jake.vanderkamp@scmp.com

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9 Oct 2013 - 12:00am

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impala
@sfadams
It wasn't me who proposed rezoning a quarter of the port, it was Mr van der Kamp. And I don't think he means: use 25% for houses, and use 75% for roads etc. He means: shut 25% of it, use the land for residential development (incl roads etc), and keep 75% of the port. For now.

You can work out -crude- actual density ratios of some existing areas here: ****www.gov.hk/en/about/abouthk/factsheets/docs/towns&urban_developments.pdf

Tsing Yi/Tsuen Wan covers around 3,250 hectares with a population of about 800,000 people. That is of course only including land for actual development, not the large parts of Tsing Yi that are undeveloped and green.
impala
@keresearch
I would suggest you do some research on the actual density guidelines used by the Hong Kong planning department here:
****www.pland.gov.hk/pland_en/tech_doc/hkpsg/full/ch2/pdf/ch2.pdf

Have a look at page 26 please. Density guidelines for land primarily depend on plot size and zoning area, with key variables being flat size, household size assumptions and of course the target density of the area.

They vary from around 2,500 people per hectare (central Kowloon and the densest parts of New Towns) to around 400 people per hectare ('rural' development). If we would plan a New Town where the port is now, a reasonable target density would probably be in 1,200 ~ 1,500 range.

That would put at most 100,000 people in Mr van der Kamp's 68 hectares. His claim to build 290,000 FLATS there would take the density beyond even the densest of existing areas in Hong Kong and require a density FAR in excess of even your 'perhaps' 400,000 people psqkm (= 100 ha).

My point is not pro/contra port or pro/contra rezoning it. I simply note that the port is there and appears to be economically viable in one way or another. Stating that shutting down 25% of the port can provide 290,000 FLATS (not people) is simply dishonest. Realistically, it would provide housing for max 100,000 people. So by all means, let's discuss this as a policy option, but let's do so in an intellectually honest manner, not by presenting plain lies and false choices like Mr van der Kamp does.
rpasea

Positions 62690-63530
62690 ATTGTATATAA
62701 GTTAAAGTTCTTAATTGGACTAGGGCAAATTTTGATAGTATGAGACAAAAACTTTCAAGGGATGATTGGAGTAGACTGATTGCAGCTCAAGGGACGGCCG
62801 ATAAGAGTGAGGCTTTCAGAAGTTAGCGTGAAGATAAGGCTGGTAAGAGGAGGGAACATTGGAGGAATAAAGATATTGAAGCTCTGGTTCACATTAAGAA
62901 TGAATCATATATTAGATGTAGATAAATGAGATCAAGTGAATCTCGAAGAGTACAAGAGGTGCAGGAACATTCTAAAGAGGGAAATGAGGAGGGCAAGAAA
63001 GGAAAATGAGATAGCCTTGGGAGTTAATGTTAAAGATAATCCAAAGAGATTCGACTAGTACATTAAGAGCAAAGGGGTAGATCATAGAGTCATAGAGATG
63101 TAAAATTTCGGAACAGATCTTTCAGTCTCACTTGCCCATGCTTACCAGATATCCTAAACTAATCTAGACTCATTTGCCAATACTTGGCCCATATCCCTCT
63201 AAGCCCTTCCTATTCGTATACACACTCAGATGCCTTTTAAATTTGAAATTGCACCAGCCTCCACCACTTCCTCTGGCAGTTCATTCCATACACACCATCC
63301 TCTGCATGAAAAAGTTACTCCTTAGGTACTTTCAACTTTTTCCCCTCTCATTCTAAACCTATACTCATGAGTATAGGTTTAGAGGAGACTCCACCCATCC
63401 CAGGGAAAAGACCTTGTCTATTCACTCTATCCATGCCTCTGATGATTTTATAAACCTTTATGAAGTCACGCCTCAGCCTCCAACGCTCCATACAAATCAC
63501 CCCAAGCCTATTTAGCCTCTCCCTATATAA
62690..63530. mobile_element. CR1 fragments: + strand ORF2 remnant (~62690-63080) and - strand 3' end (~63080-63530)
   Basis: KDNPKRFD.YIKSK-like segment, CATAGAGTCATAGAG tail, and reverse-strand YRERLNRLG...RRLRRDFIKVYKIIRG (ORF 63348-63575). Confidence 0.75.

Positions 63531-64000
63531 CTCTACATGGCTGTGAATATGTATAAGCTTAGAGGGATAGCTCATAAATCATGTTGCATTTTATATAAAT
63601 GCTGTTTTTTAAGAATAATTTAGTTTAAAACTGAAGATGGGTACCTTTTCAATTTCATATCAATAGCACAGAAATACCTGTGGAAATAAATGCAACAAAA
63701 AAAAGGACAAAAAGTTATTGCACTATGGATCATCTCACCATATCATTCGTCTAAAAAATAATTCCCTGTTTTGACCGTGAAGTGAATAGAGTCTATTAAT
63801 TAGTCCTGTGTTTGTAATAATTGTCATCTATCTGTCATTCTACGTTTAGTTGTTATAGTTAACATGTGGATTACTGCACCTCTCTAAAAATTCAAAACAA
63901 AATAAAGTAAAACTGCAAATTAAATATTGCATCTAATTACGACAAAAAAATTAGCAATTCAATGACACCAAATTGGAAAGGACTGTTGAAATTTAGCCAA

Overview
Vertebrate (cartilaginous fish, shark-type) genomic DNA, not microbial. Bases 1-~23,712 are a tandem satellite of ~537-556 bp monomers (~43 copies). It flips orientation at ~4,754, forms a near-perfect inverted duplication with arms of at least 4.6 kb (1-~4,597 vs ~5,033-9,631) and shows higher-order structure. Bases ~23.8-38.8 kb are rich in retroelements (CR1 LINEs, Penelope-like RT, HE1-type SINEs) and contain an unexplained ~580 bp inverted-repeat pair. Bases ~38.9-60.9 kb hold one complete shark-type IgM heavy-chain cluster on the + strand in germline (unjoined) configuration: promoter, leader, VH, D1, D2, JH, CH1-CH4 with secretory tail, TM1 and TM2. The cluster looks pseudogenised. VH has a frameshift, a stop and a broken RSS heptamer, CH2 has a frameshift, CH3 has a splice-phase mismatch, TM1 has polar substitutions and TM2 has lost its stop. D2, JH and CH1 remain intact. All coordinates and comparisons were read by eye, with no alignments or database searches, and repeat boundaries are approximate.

LKS shouldn't mind moving the port as he can make more money on housing.
John Adams
Correct ! Concrete over all the container ports ASAP
If LKS objects legally then pay him whatever land premium it requires to buy back the container land ( and sea) space
Maybe it will go some way towards paying his Australian tax bill
The transshipment is the biggest tax scam in HK - far bigger than all the money-laundering in the world
_______________
PS: Does LKS actually own our sea as well as most of our land ?
johnyuan
John Adams:
I will not rule out LKS is timing his waterfront property for housing through a public’s outcry like today’s article and comments. He wants the best price offer by government for those properties that may not deem all suitable for luxury flats. We must respect LKS's wit at least.
johnyuan
.....
johnyuan
The container shipping industry in Hong Kong, as I understand it, it was all about using Hong Kong as a place to circumvent import restriction by US on China’s goods to US. This re-export business just does that. Or may be the restriction on foreign-flagged vessels from carrying goods between Mainland ports came later.
……
Whatever the reason or reasons for Hong Kong to have such a sizable container port, there is no justification environmentally to keep such industry. The most valid point by JVDK is that the inner city is not the right place for the terminals when they cause heavy road traffic. Close the terminals down.
……
I don’t know how many LKS owns those terminals, but he knows diligently well the use of those lands how and when in his favor. It is up to CY Leung to act for the larger interest of Hong Kong.